So in v.15 Lydia responds to the message and is baptised – along with all her household. That’s how it worked in those days. The head of the house made a decision and the rest of the family, the servants and slaves followed along. The ‘whole household’ may also imply infant baptism – that the little ones were baptised as members of God’s family

The apostles stay at Lydia’s house, events unfold and several people are converted.  From these tiny beginnings grew a significant church whose descendants are in the modern town nearby to this day. By all measures, this journey had been a success. Several hundred miles, undertaken because Paul felt God said ‘No’. And what faith to turn your back on the obvious and trust in God’s leading.

If Paul hadn’t been listening to God this might not have happened. He might have been very frustrated in Asia or Bithynia. But because he listened, God could do great things.

I wonder what opportunities we are faced with? May we too seek God’s will for all of life’s decisions. May we be open to his leading, both when he tells us to do something, and when he says no. May we listen for that presence or absence of a feeling of peace, which so often confirms important decisions. May we stay with God when his guidance is puzzling or the reasons unclear. And may we also be able to look back and see with hindsight that maybe there have been times when God has closed a door but opened a window.

 

One of the things I love doing in the Summer is building a dam. A holiday isn’t complete unless we’ve been to a sandy beach, found a little stream and built a dam across it enclosing a massive pool which you can then breach creating a wave of water rushing down the beach. It’s great because I can spend the whole afternoon dam-building and still say ‘Look, it’s for the children, honest.’

I soon found out that if you’re building dams you have to work with the natural features of the beach. Use the natural contours to shape your pool, build where the rocks are already restricting the flow. See where the water wants to run and work with it.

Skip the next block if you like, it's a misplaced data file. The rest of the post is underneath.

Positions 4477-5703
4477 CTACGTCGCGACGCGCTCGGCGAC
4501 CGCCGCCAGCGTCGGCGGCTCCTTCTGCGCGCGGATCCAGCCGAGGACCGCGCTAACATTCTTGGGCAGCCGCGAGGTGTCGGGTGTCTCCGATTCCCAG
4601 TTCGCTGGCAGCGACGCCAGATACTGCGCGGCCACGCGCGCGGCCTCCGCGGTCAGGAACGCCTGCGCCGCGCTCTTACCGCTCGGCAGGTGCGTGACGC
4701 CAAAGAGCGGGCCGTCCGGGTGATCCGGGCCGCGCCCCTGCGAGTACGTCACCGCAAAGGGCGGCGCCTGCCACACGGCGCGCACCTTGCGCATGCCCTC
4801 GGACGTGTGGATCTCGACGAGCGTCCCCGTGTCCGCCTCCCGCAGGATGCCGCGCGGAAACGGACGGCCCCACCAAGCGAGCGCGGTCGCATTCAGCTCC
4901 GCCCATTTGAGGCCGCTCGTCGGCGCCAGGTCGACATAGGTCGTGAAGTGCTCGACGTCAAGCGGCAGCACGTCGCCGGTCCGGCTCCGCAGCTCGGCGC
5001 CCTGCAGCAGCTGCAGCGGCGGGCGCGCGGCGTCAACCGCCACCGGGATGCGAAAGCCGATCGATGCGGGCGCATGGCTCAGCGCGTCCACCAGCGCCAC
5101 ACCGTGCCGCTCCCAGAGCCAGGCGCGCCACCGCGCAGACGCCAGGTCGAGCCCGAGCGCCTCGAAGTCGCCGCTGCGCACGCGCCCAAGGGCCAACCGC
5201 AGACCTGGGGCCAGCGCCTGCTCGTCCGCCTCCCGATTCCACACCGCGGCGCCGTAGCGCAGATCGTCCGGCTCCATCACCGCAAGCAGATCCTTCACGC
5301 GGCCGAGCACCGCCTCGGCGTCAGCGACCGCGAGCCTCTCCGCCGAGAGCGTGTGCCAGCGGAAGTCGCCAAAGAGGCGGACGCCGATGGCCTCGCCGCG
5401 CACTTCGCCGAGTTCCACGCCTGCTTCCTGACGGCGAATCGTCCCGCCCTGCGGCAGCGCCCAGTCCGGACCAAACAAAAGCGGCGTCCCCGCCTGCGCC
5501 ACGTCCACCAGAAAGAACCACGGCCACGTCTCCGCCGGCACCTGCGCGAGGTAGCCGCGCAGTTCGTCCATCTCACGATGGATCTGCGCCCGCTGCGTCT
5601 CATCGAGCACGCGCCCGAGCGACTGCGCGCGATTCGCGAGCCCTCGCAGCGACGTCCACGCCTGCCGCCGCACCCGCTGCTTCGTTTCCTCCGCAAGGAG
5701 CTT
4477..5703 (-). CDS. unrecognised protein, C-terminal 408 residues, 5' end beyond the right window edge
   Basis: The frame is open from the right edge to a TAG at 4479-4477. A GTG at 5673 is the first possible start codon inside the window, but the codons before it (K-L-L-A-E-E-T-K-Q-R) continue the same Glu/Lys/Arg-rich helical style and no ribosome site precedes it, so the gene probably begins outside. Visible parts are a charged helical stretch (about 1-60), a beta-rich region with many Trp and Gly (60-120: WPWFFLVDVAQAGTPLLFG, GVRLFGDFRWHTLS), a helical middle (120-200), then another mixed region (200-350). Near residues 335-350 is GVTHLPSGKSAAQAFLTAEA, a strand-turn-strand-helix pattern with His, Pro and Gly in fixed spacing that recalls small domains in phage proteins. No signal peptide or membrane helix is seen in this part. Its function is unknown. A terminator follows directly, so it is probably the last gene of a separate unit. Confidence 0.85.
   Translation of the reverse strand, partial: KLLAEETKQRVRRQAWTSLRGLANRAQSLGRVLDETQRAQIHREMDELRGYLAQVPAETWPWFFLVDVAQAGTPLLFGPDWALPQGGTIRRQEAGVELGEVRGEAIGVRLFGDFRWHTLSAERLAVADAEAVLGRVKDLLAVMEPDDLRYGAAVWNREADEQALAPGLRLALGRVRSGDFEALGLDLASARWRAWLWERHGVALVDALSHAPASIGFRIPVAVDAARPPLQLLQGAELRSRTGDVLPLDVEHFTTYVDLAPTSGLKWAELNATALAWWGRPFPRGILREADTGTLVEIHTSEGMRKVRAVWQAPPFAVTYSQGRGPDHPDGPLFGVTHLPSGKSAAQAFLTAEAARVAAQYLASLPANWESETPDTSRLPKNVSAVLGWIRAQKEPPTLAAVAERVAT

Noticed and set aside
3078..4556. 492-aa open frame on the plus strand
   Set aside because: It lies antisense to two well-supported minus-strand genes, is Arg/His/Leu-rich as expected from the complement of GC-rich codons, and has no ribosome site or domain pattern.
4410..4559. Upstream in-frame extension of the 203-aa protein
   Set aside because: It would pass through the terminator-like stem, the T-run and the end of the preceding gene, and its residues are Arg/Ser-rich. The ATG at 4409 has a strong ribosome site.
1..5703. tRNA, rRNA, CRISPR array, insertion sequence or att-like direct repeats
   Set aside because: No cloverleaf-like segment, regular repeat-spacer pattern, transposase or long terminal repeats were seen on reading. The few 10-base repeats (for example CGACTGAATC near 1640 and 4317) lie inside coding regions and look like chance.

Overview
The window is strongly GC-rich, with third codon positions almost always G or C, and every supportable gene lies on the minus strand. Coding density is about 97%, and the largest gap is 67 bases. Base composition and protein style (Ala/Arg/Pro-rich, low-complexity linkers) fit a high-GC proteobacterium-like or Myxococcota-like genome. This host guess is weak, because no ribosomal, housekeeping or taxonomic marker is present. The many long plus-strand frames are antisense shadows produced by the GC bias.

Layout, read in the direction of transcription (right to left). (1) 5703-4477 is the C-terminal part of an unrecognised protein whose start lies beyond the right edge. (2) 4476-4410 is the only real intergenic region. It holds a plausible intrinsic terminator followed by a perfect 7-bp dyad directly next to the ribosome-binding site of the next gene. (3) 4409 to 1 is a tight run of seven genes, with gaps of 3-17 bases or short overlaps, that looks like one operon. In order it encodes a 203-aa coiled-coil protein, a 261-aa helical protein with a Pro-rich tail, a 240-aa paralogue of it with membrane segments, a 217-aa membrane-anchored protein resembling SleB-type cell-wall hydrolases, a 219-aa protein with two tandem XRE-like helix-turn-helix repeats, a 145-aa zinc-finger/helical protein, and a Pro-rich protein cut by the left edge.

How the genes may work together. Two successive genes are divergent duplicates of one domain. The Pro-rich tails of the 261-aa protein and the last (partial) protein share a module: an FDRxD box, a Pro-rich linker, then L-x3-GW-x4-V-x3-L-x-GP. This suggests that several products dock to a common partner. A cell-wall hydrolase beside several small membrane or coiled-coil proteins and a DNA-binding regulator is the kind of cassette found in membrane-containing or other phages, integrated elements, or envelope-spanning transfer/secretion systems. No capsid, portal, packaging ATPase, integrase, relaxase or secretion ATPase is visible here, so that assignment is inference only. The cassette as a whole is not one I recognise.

Working with God’s Kingdom is like working with water. Like the stream on the beach, the Holy Spirit is already flowing. God was active long before you or I arrived. We don’t do well if we then start building somewhere completely different! If we dig where the Spirit isn’t, if we try and channel God into our plans, little happens. Often the first step in our task if we want to grow the Kingdom of God is to listen, observe and see what God is doing. If our church wants to serve God well we need to ask: What is God calling us to do? Where does he want us to join in? For the church doesn’t take God into the rest of the world – it is his world and he is there already.

The people that we meet will have all sorts of experiences, sometimes quite profound. There will be beliefs they have been taught about God, some will be helpful, others not. So when we speak to someone about faith, they are not a blank sheet on which we write the gospel message. They already have their own views, own spirituality. There may be places where God is active in their lives, even if unrecognised.

Our task is to be open and sensitive. Listening and responding in Christ’s loving wisdom to what we hear. We see a lovely example of this in today’s story of Philip and the Ethiopian. Acts 8v26-end

If everything was going well for you in your job, if you were overcoming challenges, recruiting people, meeting success everywhere how would you feel about being posted to the middle of nowhere to start again from scratch?

That’s what happened to Philip. In v.5 Philip went to the city of Samaria and proclaimed the Messiah to them. The crowds with one accord listened eagerly to what was said by Philip, many miracles were done, evil was overcome. It was great.

And then in v26 the angel of the Lord appears to Philip and tells him to leave this wonderful successful ministry, walk 66 miles across the hills, not stopping at Jerusalem, down to the wilderness road that goes towards Gaza. And then when he sees a chariot God tells him to run, in the heat of the desert, and catch up with a trotting horse!

I’m struck by how amazingly open Philip must have been. Open to God guiding him in different ways. He recognised the nudging of the Spirit and responded obediently. Open to the possibility that he might be needed elsewhere. All the facts on the ground suggested he ought to stay in Samaria, but he was able to hear what God wanted. Open to sacrifice. Trusting God though he had no idea how it would turn out.

How do we trust God? Often we do that by straightforward Christian obedience. Most of the time the things God wants us to do are the obvious things right in front of our noses. Doing our work well, being loving to the people we meet, taking the opportunities to share our faith. All the guidance to do these essential things is in God’s word. But sometimes the Holy Spirit nudges us to do something particular.

It happened to me once when I was walking through the town and I felt God draw my attention to a particular house. I knew the people there had moved in recently and I thought perhaps I ought to knock on the door and say hello. But I was in a hurry so I didn’t.